Now that I’ve recovered, here are some thoughts:
A big theme from many of the FoBAB 2023 award winners can be summed up in a single word:
That’s what many of us kept saying as medals went not to well-established repeat winners with highly regarded barrel programs, but to small brewery after small brewery from around the Midwest and beyond whose names we didn’t recognize.
Before FoBAB, how many of us had ever heard of Minneapolis’ Idyll Forest Artisan Ales? Of Full Mile Beer Company & Kitchen from Sun Prairie, Wisconsin? Or Centerville, OH’s Loose Ends Brewing? Or places like False Idol, or Ever Grain, or Magnanimous?
Most years there are winning beers from small locations but nothing, it seems, like this. And I think that’s awesome.
Because, yes — big breweries with lots of resources still walked away with medals for their barrel-aged beers. Two of those are (or were until recently) big A-B brands: Wicked Weed scored a medal and 10 Barrel took home three. Boulevard, Sun King and Firestone Walker came away with wins of their own.
But we also didn’t see any wins from reliable outfits like Werk Force, Pollyanna or Revolution. (We sadly also didn’t have a previous reliable winner in the form of Smylie Brothers. I also got a genuine pang of emotion seeing the final barrel-aged beer pouring from Oswego Brewing Company. Alas.)
If all this means that the world of barrel-aging quality is continuing to flatten out, I’m thrilled for it. Beer is an industrial product but putting it into a barrel to generate a desired affect requires a certain art, as does blending those beers into something greater than the sum of its parts. Places like FoBAB are where you get to see the payoff of lots of expensive experimentation and investment in something special, and I’m happy to say that more FoBAB entries than ever are genuinely good beers.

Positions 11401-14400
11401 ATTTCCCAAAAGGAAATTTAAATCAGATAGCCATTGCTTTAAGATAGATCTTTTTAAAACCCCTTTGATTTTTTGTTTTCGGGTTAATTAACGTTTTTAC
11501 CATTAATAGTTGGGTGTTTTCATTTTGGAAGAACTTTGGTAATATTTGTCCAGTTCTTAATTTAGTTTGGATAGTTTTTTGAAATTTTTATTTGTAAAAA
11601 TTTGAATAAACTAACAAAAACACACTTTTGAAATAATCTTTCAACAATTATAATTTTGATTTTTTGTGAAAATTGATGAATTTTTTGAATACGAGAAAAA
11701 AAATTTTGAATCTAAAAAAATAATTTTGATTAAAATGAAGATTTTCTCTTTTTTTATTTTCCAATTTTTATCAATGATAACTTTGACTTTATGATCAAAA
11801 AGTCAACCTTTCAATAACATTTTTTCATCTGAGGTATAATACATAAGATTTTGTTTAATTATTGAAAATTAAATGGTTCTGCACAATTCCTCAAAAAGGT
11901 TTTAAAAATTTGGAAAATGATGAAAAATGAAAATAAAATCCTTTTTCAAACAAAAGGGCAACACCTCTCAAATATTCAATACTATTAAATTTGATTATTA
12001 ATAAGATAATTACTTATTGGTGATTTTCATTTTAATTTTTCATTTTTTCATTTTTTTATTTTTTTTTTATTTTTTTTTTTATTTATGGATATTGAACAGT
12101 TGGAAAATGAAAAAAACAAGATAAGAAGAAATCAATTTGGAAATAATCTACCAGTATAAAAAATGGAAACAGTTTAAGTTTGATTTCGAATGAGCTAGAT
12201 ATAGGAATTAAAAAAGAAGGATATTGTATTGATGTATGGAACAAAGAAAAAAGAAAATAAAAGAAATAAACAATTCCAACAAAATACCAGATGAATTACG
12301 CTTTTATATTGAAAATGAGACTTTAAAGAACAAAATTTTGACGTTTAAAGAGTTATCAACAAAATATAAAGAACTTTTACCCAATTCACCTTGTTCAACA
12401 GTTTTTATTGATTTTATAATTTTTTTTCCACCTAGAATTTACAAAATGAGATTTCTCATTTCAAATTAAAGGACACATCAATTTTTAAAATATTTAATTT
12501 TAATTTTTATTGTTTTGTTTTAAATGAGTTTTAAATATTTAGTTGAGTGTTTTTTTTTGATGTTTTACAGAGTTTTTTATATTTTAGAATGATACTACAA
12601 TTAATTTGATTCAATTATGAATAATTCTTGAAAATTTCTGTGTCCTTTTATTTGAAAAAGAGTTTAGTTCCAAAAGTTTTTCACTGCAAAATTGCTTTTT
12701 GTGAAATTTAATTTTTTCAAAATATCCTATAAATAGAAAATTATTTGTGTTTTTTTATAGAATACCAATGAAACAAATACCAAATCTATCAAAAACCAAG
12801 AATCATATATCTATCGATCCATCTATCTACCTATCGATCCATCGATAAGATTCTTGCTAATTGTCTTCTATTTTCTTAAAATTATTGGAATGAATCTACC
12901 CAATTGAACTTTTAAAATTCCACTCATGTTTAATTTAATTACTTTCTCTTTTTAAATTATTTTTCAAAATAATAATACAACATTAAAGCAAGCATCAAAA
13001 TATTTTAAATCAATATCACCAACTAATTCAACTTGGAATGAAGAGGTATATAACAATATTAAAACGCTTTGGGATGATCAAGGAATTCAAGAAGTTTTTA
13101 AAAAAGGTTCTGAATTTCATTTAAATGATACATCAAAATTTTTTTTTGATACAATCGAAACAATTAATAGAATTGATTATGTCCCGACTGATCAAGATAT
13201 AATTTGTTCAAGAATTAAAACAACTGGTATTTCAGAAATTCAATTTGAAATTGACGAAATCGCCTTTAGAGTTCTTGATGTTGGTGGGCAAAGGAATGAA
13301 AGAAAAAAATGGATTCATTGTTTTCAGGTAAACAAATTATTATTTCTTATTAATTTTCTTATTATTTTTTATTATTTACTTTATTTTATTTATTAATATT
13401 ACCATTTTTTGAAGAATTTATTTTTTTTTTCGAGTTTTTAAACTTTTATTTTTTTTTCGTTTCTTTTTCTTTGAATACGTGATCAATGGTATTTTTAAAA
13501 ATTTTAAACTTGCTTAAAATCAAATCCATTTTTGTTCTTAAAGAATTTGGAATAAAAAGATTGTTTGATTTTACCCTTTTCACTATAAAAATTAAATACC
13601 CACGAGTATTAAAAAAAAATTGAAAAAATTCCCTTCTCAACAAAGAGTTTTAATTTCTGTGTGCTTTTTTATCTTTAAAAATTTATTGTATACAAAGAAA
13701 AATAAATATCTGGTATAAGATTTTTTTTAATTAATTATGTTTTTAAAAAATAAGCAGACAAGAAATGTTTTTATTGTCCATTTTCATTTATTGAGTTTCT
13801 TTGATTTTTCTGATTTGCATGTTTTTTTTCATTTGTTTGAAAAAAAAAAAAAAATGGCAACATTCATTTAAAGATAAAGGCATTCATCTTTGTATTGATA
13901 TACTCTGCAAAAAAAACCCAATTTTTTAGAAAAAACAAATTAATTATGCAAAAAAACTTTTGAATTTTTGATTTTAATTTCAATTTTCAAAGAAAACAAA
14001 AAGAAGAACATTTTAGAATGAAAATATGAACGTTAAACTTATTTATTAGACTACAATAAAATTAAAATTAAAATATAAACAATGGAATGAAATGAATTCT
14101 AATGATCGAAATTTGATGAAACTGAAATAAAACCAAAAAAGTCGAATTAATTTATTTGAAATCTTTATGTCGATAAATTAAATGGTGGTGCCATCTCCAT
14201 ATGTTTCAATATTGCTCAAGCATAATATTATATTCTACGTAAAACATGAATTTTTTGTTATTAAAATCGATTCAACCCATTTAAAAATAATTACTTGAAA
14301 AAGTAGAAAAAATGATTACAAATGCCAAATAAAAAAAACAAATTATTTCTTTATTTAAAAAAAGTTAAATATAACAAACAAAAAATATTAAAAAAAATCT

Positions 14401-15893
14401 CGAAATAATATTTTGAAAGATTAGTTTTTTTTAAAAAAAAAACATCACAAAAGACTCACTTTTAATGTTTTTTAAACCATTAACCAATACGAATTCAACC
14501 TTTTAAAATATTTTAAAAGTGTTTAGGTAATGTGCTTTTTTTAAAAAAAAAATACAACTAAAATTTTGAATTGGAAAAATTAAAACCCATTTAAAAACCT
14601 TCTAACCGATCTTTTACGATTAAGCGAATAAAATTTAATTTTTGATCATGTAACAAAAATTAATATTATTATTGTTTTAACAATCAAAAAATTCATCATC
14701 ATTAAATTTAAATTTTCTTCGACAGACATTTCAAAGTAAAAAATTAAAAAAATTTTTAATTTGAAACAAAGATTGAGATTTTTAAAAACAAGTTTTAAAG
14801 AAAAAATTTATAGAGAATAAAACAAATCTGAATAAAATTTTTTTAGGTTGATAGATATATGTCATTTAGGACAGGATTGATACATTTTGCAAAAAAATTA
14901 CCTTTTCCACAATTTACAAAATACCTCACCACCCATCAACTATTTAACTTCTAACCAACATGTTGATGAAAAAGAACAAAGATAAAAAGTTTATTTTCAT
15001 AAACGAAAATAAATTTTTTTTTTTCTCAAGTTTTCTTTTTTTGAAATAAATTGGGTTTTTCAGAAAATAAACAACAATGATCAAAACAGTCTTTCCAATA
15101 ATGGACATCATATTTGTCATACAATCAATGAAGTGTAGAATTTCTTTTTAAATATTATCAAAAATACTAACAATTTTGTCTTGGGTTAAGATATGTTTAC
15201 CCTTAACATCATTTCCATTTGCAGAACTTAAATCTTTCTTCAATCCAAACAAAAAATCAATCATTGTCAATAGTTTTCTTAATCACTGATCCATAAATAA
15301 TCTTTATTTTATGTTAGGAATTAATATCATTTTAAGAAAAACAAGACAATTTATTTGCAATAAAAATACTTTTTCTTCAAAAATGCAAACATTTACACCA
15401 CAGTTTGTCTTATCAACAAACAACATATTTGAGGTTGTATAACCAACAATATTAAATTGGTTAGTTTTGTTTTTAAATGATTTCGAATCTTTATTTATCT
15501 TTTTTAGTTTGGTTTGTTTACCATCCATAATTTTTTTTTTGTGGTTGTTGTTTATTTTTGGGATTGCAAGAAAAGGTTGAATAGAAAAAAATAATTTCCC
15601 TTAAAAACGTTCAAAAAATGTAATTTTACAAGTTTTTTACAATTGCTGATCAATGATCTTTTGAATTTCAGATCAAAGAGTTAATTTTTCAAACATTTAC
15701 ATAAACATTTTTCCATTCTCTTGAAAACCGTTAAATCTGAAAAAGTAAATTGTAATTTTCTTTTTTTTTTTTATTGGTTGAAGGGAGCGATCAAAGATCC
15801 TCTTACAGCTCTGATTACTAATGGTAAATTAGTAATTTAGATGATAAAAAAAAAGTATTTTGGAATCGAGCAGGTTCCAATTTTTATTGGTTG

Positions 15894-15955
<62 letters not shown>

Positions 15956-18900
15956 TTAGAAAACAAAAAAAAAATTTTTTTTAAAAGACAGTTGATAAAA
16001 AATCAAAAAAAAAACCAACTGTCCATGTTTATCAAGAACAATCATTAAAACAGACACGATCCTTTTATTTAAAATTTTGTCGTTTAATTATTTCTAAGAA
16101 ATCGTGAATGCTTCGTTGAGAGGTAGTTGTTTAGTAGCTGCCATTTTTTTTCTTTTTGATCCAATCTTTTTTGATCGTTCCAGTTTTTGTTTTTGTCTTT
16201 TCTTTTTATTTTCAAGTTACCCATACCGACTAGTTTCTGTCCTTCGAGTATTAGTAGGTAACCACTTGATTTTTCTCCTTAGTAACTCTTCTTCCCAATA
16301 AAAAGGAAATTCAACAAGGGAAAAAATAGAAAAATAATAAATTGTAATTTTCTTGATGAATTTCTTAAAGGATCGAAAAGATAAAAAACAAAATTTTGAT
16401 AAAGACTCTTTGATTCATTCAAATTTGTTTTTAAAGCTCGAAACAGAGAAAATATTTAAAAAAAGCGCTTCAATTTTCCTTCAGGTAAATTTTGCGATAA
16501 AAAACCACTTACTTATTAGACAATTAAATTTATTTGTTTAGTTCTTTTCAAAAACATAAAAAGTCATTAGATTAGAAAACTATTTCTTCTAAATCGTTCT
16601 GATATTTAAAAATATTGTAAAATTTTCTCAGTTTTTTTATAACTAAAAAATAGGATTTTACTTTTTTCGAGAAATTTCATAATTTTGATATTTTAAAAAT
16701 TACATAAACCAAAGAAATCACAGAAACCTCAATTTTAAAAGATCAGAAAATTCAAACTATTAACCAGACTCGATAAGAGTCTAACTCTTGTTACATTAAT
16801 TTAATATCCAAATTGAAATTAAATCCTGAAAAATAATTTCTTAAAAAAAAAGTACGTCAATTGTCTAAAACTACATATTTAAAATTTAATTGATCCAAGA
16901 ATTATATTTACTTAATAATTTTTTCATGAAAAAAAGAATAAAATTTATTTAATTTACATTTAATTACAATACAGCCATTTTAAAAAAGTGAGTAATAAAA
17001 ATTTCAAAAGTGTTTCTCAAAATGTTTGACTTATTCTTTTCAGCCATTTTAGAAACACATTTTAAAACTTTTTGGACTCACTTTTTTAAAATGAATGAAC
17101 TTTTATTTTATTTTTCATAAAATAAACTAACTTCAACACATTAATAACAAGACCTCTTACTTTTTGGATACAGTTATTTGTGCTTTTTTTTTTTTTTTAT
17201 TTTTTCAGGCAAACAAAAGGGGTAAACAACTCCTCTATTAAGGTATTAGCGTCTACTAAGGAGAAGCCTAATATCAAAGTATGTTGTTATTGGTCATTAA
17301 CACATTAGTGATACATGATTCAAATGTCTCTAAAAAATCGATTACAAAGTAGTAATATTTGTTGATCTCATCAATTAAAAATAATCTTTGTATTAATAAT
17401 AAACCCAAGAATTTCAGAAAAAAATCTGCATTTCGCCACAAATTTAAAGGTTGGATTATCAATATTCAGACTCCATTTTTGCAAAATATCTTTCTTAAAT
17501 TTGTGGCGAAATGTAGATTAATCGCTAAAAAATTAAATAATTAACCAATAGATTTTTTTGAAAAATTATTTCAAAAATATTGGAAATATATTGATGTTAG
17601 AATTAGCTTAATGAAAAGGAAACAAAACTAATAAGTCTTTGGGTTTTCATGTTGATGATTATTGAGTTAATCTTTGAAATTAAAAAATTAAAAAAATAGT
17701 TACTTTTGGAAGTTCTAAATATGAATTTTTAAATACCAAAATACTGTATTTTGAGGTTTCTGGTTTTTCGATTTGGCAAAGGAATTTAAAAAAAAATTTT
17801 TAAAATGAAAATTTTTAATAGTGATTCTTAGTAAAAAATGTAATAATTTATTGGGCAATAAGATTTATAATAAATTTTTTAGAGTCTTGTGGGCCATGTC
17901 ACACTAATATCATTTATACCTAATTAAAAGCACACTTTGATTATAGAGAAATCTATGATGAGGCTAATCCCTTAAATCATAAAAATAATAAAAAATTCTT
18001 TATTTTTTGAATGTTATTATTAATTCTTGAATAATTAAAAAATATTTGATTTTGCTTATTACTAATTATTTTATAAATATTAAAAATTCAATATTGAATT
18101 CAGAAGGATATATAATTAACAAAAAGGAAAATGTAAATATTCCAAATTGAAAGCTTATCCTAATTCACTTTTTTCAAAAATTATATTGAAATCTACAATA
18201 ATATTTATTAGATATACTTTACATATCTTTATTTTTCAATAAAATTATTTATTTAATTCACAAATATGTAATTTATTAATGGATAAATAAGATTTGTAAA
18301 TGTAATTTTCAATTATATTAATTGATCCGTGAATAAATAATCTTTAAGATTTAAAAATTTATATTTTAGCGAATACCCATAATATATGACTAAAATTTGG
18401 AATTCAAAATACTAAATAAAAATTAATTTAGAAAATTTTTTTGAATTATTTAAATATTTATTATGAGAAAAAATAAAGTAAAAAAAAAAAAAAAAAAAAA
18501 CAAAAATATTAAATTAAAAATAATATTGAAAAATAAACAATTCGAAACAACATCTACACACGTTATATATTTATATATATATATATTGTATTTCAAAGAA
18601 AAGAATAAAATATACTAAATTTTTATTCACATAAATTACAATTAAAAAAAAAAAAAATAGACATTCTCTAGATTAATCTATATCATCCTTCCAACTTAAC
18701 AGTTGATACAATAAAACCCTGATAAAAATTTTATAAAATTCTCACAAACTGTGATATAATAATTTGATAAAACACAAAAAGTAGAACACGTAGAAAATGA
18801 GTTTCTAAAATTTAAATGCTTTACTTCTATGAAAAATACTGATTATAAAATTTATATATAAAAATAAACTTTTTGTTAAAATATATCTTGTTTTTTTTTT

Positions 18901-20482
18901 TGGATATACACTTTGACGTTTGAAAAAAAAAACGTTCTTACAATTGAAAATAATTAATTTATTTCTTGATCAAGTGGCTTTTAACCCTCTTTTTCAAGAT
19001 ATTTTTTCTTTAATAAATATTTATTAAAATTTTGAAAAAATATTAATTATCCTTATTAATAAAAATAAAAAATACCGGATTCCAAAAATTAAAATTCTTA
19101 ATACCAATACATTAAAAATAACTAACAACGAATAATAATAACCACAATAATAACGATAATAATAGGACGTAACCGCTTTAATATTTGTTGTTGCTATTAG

If we’ve finally circled around to barrel-aged beer being a product that can be great from massive barrelhouses and just as great from single barrels patiently waiting in the corner of some small town taproom, then I’m perfectly happy with that. More exciting beers to explore for all of us. And any of us, anywhere, might be able to access world-class barrel-aged beers.
I also still love having the event at the Credit Union 1 Arena — with space for beers on the mezzanine, beers on the main floor, room outside for the Goose Island railcar and two separate spaces set aside for NA hop waters and lagers, it’s pretty much the perfect size for a festival like this and still have room for people to sit and spread out. For those of you who remember the overwhelming noise (and, later in the event, the … aroma) of the wild/cider room at the previous location, you know what I’m talking about.
If I would want for anything, a little quiet space set aside for the sensory-sensitive would be nice to have. Other festivals have instituted this and there have been times when I’ve been overwhelmed by the simple sound and stimuli of a fest, even independent of alcohol consumption.
There are only two beer festivals that I travel interstate for: GABF and FoBAB. Even though prices haven’t gone up in quite a while, $85 for a ticket to FoBAB1 is a bit dear (even in spite of inflation) but when you consider how much access you get to a whole world of amazing, inventive, creative, time-consuming and overall intense beers from around the country … well, I’m still saying it’s well worth the trip.
It was a very big year for berry beers. Numerous stouts, barleywines and wild ales all came loaded with raspberry, blackberry, brambleberry and marionberry flavors, which I’m going to assume is a function of cost concerns from when these beers were being put away amidst a global pandemic 12, 18 or 24 months ago.
I don’t consider that a bad thing, though: One of my favorite beers of the day was Resident Culture’s Spontaneous Raspberry, which I thought was better than their medal-winning Ego Death stout with vanilla. Still, a little different from past years where peanut butter, Madagascar vanilla beans, exotic coffees and other spices reigned supreme.